MA Political Economy (Standard Route) / Course details

Year of entry: 2021

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Course unit details:
Analysing Companies

Unit code BMAN72201
Credit rating 15
Unit level FHEQ level 7 – master's degree or fourth year of an integrated master's degree
Teaching period(s) Semester 1
Offered by Alliance Manchester Business School
Available as a free choice unit? No

Overview

The course is designed to allow students to develop and apply techniques of financial analysis to firms and industries, paying particular attention to the ways that companies interact with the external environment. First, it helps to develops understanding of the concept of a business model which allows consideration of both opportunities and constraints that arise from the product and the capital markets. Second, it provides relevant context by analysing corporate performance in an era of shareholder value where investors (especially institutional investors, activist hedge funds etc.) are more demanding. Third, it introduces the importance of narrative or stories in understanding both how companies present their strategy and achievements, as well as how these are interpreted by external commentators like analysts and journalists. Altogether, this course provides an up-to-date overview of how many companies face multiple and complex problems in developing strategy and delivering improved performance. In addition to the difficulties many firms face in competitive, mature or highly regulated product markets, firms now encounter increased pressure to deliver higher returns to shareholders, as well as being the target of campaigns for shareholder value from hedge funds and other activist investors.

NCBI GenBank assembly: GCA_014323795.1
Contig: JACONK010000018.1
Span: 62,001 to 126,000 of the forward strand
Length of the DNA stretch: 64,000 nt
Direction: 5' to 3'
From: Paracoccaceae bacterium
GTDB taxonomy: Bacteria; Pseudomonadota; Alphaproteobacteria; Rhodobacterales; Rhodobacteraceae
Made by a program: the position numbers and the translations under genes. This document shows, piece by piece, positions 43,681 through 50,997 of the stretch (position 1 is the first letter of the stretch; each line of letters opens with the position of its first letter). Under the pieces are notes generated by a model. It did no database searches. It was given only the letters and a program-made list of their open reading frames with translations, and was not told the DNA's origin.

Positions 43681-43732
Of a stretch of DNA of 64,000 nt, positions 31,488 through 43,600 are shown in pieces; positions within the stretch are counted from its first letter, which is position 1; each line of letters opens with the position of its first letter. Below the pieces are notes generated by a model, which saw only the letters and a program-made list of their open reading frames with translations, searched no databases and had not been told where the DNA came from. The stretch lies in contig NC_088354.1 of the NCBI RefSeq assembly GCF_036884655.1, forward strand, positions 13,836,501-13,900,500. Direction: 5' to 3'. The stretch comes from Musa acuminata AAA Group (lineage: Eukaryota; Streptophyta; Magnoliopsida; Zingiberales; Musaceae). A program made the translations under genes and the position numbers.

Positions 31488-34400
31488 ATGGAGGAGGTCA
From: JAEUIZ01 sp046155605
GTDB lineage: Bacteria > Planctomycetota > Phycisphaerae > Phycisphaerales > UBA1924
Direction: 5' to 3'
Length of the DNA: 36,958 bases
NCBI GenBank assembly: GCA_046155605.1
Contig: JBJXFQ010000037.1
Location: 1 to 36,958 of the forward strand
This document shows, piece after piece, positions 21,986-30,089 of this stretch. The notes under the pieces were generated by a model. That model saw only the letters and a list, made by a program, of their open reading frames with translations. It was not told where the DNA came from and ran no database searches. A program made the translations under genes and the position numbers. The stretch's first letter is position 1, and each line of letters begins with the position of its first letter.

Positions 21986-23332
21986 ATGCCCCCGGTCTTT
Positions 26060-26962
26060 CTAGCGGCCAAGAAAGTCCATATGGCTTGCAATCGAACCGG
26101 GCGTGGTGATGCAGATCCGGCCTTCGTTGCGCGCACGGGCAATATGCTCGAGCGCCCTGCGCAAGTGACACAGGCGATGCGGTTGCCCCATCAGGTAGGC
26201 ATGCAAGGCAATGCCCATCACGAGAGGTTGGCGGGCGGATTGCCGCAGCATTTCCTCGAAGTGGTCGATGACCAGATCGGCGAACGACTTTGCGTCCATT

Pre/co-requisites

BMAN72201 Programme Req: BMAN72201 is only available as a core unit to students on MSc BASM and as an elective to students on MA Political Economy

Aims

  1. To explore the concept of business model as a way of understanding the opportunities and constraints faced by companies of different kinds in delivering financial performance.
  2. To introduce literatures on shareholder value and financialisation to understand how capital market pressure for financial results, which originated in the US and UK and is now widespread and has an impact upon strategic choices open to management
  3. To provide practical exercises on firms and business sectors which both test understanding and require students to apply concepts and demonstrate skills with company-based case material.

Learning outcomes

After successfully completing this course, students should be able to:

1.   Analyse company financial performance, understanding how revenues, costs and the external business environment contribute to understanding business models.

2.   Explain and use case material to illustrate how increased pressure from the stock market requires firms to produce a narrative of corporate purpose and corroborating financial numbers.

3.   Appreciate the significance of capital market actors in the development and presentation of business models.

Assessment methods

Group written coursework (30%) 2,000 words.

Two-hour (seen) examination (70%).

Feedback methods

Written and/or verbal comments on non-assessed work during the semester and on assessed coursework.

Informal advice and discussion during lectures and seminars.

Response to student e-mails and questions from a member of staff including feedback provided to a group via an online discussion forum or in office hours/student meetings.

Generic feedback posted on Blackboard regarding overall examination performance.

Recommended reading

A full reading list with week-by week readings will be provided at the start of the course. As background reading, the following will be useful:

Froud, J., Johal, S. Leaver, A and Williams K. Financialization and Strategy (2006) London: Routledge

Rosenzweig, P (2007) ‘Misunderstanding the nature of company performance’, California Management Review, vol.49, no.4, pp.6-20.

Study hours

Scheduled activity hours
Assessment written exam 2
Lectures 20
Seminars 10
Independent study hours
Independent study 118

Teaching staff

Staff member Role
Julie Froud Unit coordinator

Additional notes

Informal Contact Methods

Office hours

Drop in surgeries (extra help sessions for students on material they may be struggling with)

For the first two weeks, follow up work after seminars to provide further opportunities to develop knowledge and skills that will be used later in the course.

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